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In the Fitness Spectrum, we focus on aerobic exercise, strength training, and flexibility. In each area, we use the FITT Principle to tell us about the “Frequency” of  “Intensity” and “Types” of exercise we do, and how much “Time” we should spend doing them. These are the four tenets we use in the Ornish Program to create an exercise plan for someone, and to make adjustments to their routines as they progress.

The idea here is the more you move, the more you improve.

Here is the FITT principle for aerobic exercise. Remember, these are general guidelines and there are always circumstances where we change the variables. If you’re just starting, take your time and build up slowly. For some people, it can take a few weeks to begin meeting the aerobic exercise aspect of the FITT principle and that’s absolutely fine –the idea here is the more you move, the more you improve.

F – Frequency (How Often to Exercise) 

This will vary from several times per day to 3-6 times per week depending on the exercise intensity and time. For most adults, one exercise session per day is the recommendation unless you are training for a special event such as a race or long bike ride.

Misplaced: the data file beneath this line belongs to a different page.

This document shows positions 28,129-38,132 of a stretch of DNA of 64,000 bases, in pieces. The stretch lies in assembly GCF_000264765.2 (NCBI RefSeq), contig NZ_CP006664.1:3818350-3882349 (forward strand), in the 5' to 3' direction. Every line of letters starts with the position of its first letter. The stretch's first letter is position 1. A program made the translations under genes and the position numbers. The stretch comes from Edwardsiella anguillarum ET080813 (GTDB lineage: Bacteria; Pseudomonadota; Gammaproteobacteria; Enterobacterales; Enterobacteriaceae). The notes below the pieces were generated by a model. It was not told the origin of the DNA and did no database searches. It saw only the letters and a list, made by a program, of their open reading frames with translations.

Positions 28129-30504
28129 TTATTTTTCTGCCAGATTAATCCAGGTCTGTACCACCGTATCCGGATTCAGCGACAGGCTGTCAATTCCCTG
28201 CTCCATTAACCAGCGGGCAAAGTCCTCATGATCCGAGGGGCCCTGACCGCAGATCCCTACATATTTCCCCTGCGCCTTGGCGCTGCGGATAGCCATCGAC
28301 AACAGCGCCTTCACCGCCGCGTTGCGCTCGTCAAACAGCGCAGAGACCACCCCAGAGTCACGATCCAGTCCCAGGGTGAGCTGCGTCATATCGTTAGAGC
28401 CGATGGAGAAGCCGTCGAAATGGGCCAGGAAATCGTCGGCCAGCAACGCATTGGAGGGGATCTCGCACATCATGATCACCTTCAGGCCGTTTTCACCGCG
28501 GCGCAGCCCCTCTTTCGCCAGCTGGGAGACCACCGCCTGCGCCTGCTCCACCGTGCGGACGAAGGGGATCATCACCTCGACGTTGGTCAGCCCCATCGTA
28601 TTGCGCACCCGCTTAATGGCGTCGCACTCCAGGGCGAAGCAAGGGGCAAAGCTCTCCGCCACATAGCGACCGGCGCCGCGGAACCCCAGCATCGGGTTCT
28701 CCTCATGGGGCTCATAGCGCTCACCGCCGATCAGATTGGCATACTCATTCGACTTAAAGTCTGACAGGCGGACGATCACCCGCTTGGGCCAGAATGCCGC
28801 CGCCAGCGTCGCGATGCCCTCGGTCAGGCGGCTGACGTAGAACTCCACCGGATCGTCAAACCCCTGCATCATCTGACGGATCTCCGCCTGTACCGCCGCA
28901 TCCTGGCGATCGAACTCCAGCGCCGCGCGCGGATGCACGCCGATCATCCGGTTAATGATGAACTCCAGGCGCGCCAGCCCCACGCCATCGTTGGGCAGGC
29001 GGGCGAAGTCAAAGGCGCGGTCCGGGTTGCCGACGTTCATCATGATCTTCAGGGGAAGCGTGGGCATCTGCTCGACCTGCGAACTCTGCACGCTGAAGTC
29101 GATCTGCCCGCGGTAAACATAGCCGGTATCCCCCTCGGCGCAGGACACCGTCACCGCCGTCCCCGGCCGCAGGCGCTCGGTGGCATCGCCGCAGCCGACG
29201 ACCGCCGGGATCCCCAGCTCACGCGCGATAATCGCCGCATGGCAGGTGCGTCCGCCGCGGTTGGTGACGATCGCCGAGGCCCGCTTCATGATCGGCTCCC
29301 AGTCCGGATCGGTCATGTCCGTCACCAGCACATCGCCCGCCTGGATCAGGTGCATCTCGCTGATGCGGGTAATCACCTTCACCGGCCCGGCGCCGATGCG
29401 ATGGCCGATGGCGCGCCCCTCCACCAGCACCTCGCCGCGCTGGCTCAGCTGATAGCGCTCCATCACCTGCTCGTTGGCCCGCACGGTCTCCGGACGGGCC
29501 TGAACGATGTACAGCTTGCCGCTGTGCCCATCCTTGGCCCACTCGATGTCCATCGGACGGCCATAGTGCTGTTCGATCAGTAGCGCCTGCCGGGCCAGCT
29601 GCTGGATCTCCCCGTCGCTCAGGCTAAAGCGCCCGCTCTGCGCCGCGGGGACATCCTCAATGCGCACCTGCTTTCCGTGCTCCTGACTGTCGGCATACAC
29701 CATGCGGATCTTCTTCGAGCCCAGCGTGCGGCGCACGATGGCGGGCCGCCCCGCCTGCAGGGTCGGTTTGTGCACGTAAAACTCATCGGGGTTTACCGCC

I – Intensity (How Hard to Exercise)

The goal here is somewhere between 45-80% of an individual’s maximum exercise capacity determined by a treadmill test. If you don’t have a treadmill stress test using the RPE scale, which is a good guide to the intensity of your exercise. The goal with the RPE or Borg scale is to exercise between what you feel is between an 11 and a 15.

T – Time (How Long to Exercise) 

Aerobic exercise should be sustained for 30-60 minutes, for a minimum of 3 hours per week up to five hours per week. Time is the main goal here not necessarily intensity. Even if you can achieve this level of exercise time, but your intensity is on the low side, you’re doing great! We can always work on intensity down the road.

T – Type (The Type of Exercise)

Walking, jogging, aerobic dance, bicycling, swimming, rowing, cross-country skiing, etc. Exercise doesn’t need to be a chore or brutal. The key is to choose a form of activity that you enjoy and can sustain for 30 minutes or more.

What keeps you on the move?



Contributed by

Phil Hardesty
Exercise Physiologist

Have a healthy, happy and fit week!!

Better Health Begins With You...

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